Afternoon of a Faun (Nijinsky)  

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Train wreck at Montparnasse (October 22, 1895) by Studio Lévy and Sons.
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Train wreck at Montparnasse (October 22, 1895) by Studio Lévy and Sons.

The ballet L'après-midi d'un faune (or The Afternoon of a Faun) was choreographed by Vaslav Nijinsky for the Ballets Russes, and first performed in the Théâtre du Châtelet in Paris on May 29, 1912. Nijinsky danced the main part himself.

As its score it used the Prélude à l'après-midi d'un faune by Claude Debussy. Both the music and the ballet were inspired by the poem L'après-midi d'un faune by Stéphane Mallarmé. The costumes and sets were designed by the painter Léon Bakst.

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The choreography

The style of the ballet, in which a young faun meets several nymphs, flirts with them and chases them, was deliberately archaic. In the original scenography designed by Léon Bakst, the dancers were presented as part of a large tableau, a staging reminiscent of an ancient Greek vase painting. They often moved across the stage in profile as if on a bas relief. The ballet was presented in bare feet and rejected classical formalism. The work had an overtly erotic subtext beneath its façade of Greek antiquity, ending with a scene of graphic sexual desire.

Lydia Sokolova, the first English dancer in the Ballets Russes, gave the following description of Nijinsky's performance:

{{quote|Nijinsky as the faun was thrilling. Although his movements were absolutely restrained, they were virile and powerful and the manner in which he caressed and carried the nymph's veil was so animal that one expected to see him run up the side of the hill with it in his mouth. There was an unforgettable moment just before his final amorous descent upon the scarf when he knelt on one leg on top of the hill; with his other leg stretched out behind him. Suddenly he threw back his head, opened his mouth and silently laughed. It was superb acting.

L'Après-midi d'un Faune is considered one of the first modern ballets and proved to be as controversial as Nijinsky's Jeux (1913) and Le sacre du printemps (1913).

The scandal

In the final scene, the faun takes a scarf stolen from a nymph to a rock, caresses it longingly, and carefully lays it down flat. Then, with erotic desire, the faun lies down prone on top of the scarf, and thrusts his pelvis into it once, ending the ballet. In the newspaper Le Figaro, editor Gaston Calmette wrote, "We have had a faun, incontinent, with vile movements of erotic bestiality and gestures of heavy shamelessness." To him, Nijinsky's dance was "the too-expressive pantomime of the body of an ill-made beast, hideous, from the front, and even more hideous in profile," and his paper started a campaign against the ballet.Template:Citation needed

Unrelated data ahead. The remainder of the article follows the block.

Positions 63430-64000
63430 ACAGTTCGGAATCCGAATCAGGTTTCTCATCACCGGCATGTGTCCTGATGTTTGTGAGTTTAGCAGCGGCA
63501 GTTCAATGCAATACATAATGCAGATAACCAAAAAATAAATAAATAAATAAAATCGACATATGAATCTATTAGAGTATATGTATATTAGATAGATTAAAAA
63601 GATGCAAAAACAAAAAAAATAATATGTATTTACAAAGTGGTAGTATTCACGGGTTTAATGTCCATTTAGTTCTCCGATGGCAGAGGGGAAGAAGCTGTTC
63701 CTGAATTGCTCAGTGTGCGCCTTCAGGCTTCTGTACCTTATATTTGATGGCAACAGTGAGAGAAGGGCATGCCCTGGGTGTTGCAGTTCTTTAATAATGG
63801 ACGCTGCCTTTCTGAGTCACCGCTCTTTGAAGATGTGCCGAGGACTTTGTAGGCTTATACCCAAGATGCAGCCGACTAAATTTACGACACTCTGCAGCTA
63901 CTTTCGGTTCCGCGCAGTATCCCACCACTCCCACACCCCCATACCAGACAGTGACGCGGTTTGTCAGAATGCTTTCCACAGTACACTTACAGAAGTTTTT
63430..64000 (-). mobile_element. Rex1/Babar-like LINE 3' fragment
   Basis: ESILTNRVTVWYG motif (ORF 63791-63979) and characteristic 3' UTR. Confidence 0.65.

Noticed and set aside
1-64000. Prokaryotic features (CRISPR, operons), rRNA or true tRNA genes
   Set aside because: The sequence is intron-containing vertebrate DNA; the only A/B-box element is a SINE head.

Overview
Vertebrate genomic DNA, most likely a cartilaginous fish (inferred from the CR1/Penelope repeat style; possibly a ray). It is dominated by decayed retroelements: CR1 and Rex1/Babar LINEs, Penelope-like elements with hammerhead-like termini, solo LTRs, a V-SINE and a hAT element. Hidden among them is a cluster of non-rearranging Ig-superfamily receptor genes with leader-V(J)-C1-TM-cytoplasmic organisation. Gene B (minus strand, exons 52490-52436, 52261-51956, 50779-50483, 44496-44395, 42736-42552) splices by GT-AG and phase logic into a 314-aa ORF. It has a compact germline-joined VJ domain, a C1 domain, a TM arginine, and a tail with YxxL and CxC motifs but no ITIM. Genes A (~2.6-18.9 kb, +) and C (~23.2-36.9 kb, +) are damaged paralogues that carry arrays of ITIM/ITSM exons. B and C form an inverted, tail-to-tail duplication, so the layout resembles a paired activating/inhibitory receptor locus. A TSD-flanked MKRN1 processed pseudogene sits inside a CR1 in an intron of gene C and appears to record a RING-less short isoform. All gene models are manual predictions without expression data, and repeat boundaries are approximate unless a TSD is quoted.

In reply, the sculptor Auguste Rodin published a defense of the choreography and, in a letter to Le Figaro painter Odilon Redon, expressed the wish that his friend Mallarmé could have seen "this wonderful evocation of his thought."Template:Citation needed

The reconstruction

Due to its hostile reception the ballet was only in the repertoire for a few years before being forgotten and assumed lost. In the late 1980s, dance notation specialists Ann Hutchinson Guest and Claudia Jeschke reconstructed the ballet from Nijinsky's own notebooks, his dance notation and the photographs of the dancers that were made by Baron Adolf de Meyer shortly after the first performance. This reconstructed version is often presented with Nijinsky's other works or repertoire from the Ballets Russes.

Other art

A pastiche of the ballet forms part of the music video for Queen's 1984 single I Want to Break Free. Freddie Mercury dances the role of the faun, with dancers from the Royal Ballet also performing, including Jeremy Sheffield. This version also proved controversial.

References




Unless indicated otherwise, the text in this article is either based on Wikipedia article "Afternoon of a Faun (Nijinsky)" or another language Wikipedia page thereof used under the terms of the GNU Free Documentation License; or on original research by Jahsonic and friends. See Art and Popular Culture's copyright notice.

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